Rhetorical questions are a great tool when crafting a speech.
What is a rhetorical question? It is a figure of speech used to make a point rather than to elicit an answer, and guess what...you are using it every day.
However, I observed a couple of inspirational keynotes presentations where the use of the interrogative form is overused, and it kills me.
Why? Because it tells me that the speech writer has no content to share.
When on stage, it is your duty to make a bold statement, to present what you think. If you are in need of asking yourself loads of questions on the meaning of life, go to the self-help section of a library, or call a friend but clearly you are not ready to go on stage and give a meaningful, generous gift to the audience.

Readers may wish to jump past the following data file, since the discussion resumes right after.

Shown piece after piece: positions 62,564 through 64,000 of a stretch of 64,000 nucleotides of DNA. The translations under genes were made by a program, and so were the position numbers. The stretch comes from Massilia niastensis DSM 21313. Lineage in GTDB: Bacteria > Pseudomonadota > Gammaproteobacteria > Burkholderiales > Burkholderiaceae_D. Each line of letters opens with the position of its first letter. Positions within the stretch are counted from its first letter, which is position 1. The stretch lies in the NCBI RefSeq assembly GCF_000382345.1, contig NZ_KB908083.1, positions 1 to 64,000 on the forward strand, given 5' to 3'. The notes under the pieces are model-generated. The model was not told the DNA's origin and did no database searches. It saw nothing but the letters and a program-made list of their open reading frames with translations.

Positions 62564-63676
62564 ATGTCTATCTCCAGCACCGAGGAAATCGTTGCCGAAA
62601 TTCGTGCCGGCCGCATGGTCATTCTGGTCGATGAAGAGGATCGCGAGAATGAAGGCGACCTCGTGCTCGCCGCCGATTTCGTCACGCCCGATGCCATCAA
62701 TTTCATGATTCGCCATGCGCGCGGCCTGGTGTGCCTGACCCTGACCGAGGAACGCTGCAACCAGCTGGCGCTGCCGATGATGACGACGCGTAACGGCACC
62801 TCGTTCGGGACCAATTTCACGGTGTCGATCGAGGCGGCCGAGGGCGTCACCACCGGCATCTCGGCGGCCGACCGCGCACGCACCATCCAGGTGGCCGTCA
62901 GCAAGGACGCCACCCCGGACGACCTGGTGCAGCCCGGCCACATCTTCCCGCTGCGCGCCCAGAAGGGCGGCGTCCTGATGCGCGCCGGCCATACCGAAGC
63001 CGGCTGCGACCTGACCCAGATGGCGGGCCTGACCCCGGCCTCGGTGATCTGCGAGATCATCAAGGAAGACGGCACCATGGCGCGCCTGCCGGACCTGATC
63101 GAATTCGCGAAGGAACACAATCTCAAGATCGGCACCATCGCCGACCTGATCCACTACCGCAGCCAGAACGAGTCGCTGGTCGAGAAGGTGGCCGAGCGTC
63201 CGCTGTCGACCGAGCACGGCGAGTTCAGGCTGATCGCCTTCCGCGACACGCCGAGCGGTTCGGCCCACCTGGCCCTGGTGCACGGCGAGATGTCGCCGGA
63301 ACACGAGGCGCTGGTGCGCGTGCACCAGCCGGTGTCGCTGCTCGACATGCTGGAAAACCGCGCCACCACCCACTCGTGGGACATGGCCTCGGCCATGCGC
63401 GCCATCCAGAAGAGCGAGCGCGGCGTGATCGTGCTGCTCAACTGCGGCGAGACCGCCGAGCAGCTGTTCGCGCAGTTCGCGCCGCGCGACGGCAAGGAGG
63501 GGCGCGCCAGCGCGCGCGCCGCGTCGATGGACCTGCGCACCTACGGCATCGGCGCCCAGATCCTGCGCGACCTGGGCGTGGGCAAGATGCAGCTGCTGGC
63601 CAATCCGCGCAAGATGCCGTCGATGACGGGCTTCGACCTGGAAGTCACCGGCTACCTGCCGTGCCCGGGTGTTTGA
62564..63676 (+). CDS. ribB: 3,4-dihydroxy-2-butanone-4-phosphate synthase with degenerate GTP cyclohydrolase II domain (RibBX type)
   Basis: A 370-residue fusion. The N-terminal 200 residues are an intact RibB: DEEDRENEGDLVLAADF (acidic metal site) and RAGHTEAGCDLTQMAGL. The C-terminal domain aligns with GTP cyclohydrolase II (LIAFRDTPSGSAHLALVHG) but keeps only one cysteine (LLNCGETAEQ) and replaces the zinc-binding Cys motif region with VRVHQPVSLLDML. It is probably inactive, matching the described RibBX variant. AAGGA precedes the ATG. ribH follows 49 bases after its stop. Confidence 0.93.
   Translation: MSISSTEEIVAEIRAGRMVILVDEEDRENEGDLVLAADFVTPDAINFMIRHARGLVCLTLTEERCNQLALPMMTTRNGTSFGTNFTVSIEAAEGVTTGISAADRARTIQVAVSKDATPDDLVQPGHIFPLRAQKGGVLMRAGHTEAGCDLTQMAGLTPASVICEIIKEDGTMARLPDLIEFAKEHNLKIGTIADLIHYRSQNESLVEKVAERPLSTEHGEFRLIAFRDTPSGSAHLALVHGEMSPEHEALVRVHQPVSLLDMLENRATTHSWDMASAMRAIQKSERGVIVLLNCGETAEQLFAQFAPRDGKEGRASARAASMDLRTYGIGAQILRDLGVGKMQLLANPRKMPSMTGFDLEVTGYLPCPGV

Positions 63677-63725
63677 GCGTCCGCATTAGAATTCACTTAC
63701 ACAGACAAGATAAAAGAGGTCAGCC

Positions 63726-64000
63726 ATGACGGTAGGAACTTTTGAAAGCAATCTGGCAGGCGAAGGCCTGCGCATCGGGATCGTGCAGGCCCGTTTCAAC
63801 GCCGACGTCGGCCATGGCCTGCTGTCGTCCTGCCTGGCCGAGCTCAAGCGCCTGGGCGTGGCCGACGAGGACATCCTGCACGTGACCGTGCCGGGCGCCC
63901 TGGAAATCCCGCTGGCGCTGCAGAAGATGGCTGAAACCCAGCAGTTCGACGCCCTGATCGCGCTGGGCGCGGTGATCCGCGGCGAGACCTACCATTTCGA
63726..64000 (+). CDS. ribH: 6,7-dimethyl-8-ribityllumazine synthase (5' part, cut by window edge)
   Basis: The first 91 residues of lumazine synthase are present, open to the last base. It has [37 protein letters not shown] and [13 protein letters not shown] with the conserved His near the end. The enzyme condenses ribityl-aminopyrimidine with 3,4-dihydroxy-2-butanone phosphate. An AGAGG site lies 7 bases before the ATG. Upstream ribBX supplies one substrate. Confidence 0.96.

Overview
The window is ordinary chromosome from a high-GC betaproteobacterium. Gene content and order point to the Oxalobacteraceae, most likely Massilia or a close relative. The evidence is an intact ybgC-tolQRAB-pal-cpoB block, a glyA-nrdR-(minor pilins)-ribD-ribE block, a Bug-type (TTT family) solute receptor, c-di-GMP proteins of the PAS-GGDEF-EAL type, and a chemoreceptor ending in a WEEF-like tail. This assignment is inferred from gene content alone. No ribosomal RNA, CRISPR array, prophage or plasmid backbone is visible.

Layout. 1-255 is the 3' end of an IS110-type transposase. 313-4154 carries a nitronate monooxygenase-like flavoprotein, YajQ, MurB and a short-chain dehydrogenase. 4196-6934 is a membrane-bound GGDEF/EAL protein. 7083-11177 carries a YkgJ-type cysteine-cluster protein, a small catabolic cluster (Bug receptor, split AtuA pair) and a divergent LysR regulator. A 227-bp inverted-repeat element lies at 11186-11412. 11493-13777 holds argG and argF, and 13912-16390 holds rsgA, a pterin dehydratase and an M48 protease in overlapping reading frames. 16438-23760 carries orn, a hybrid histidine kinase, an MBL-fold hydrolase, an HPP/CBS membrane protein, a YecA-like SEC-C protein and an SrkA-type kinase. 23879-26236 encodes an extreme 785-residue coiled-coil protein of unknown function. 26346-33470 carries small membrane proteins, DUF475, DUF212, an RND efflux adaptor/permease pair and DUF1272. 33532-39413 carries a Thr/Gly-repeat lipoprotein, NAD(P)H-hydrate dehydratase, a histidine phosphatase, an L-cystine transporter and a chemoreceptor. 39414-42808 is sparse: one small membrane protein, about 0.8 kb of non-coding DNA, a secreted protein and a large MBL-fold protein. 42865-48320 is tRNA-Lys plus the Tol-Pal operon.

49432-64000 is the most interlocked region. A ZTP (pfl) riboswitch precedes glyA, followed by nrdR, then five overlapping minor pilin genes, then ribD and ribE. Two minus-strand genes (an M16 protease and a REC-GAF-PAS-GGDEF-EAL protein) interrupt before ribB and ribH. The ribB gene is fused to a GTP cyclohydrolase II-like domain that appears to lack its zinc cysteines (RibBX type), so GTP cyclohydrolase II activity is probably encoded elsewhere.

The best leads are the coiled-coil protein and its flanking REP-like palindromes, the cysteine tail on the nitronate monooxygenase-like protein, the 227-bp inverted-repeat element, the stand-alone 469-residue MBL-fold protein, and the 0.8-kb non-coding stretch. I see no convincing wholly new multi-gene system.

When I listen to a speaker, I expect more than being asked questions. I want content, emotions, and a connected experience. Too much questioning slaughters the message.
When Martin Luther King declared on the 28th August 1963 "I have a dream", he made a bold statement. For fun, pick up the script and use the questioning form and witness how the whole speech loses its impact.
"Do you have a dream today?”
"How would you feel if this dream deeply rooted in the American dream?”
When speaking to an audience, work on the content, then work some more on the content, adjust the content and polish the content.
The audience? They want to hear your insights, your thoughts, your story.
Use the question mark sparingly.